April 1, 2013
By Adam Smith
Six months have passed since the announcement of the AOPA flying clubs initiative at our 2012 Summit in Palm Springs, and this seems like an appropriate time to reflect on how things are going.
One of our basic goals with the project is to shine a spotlight on flying clubs, moving them from being a “hidden gem” in aviation, right into the mainstream. AOPA is in the fortunate position of having the largest megaphone in the industry, and we want to use it to get people thinking about clubs in a positive way. Over a dozen stories have run in AOPA’s own print and electronic publications, and our director of media relations, Steve Hedges, has done a fine job of setting up interviews (15 and counting) with virtually every major media outlet in aviation.
Our president, Craig Fuller, travels extensively and meets with a lot of people at all levels of aviation. He told me recently he’s noticed a distinct “buzz” in recent months; people are talking about flying clubs in a way that he’s never seen before, seeing them as an opportunity, incorporating them in future plans, etc. This was good to hear and tells me our work is having an effect.
Chris Lawler reports on progress with the AOPA Flying Clubs Network elsewhere in this month’s newsletter. But I want to confirm that it was truly delightful to receive news of our first brand-new flying club. Getting lots of new flying clubs started is an important long-term priority for AOPA, and we are assisting several other groups.
We’re also working on starting our very own flying club at AOPA Headquarters in Frederick. This will help us get a better understanding of the realities of operating a club; there’s nothing like “walking your own talk.” For example, we had already received the message that insurance is a big pain point for a lot of clubs, especially those trying to get started. But somehow the message comes through a lot more clearly when we, ourselves, are experiencing the same issues when seeking insurance for the AOPA club.
I was quoted in AvWeb recently saying that AOPA’s flying clubs initiative is “classic association work.” The whole point of an association is to bring a community of shared interests together, to do things that are difficult to accomplish alone. Historically, most flying clubs have operated in isolation from one another, but there’s much value in sharing knowledge and best practices across our community. That’s why we’ve created things like this newsletter, our monthly webinar program, and the Flying Clubs Facebook Group. Participation levels have been very pleasing, so hopefully you’re all finding them to be of use.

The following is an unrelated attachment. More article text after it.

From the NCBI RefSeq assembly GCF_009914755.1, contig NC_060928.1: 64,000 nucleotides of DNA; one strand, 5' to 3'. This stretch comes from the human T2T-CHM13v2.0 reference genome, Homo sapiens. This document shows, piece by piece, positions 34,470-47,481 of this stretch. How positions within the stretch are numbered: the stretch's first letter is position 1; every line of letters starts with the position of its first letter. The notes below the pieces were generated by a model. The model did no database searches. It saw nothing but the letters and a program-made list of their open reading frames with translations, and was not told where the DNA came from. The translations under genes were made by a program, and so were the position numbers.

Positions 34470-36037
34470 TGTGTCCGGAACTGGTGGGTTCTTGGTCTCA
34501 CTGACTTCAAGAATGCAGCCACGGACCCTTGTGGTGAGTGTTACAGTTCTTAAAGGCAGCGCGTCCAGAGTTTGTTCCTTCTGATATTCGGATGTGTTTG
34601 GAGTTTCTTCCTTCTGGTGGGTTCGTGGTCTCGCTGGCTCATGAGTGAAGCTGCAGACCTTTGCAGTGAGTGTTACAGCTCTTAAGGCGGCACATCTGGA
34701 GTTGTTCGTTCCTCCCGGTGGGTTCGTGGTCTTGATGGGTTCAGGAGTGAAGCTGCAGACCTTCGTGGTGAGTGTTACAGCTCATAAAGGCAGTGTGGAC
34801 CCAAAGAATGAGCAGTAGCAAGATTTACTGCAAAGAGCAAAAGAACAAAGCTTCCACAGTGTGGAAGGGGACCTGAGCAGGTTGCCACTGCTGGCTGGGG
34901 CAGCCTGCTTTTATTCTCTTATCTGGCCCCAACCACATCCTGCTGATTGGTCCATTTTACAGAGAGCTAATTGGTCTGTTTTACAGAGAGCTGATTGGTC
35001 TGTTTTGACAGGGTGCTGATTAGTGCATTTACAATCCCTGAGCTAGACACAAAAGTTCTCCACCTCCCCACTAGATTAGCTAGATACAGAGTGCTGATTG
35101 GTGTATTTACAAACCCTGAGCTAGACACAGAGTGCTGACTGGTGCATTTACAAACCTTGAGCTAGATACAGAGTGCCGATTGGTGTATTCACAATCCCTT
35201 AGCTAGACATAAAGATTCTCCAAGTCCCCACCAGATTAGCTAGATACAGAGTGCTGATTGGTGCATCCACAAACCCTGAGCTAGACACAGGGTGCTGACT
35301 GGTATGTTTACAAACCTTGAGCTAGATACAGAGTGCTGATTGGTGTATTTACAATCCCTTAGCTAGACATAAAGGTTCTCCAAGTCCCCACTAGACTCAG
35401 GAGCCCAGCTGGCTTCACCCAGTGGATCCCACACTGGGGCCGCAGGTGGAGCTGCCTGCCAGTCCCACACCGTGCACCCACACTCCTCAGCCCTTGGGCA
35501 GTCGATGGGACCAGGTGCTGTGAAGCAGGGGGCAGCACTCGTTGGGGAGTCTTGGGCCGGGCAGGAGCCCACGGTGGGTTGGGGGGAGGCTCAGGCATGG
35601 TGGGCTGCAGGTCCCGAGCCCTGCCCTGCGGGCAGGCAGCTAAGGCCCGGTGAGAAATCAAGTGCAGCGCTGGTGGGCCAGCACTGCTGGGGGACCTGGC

What do the next six months hold? Here are some things to look out for:
In closing this brief report, perhaps the most encouraging thing of all has been the reaction of the aviation community to the flying clubs initiative. From Day 1 it’s clear we’ve been flying with a good tailwind of support. As aviation faces numerous challenges, there is a growing belief that flying clubs can play an important part in growing a new generation of active pilots. Please don’t hesitate to let us know how we can assist you in this work.
Rockwell Collins, which purchased ARINC last year, has combined the flight support services offered by it and ARINC, and enhanced onboard systems for passengers and pilots.
RedStar is one of a handful of organizations authorized to provide the standardized training that earns a pilot formation flying credentials for airshows.
The developer of the solar-electric aircraft Sun Flyer has announced a collaboration with Spartan College of Aeronautics and Technology to develop a training system.
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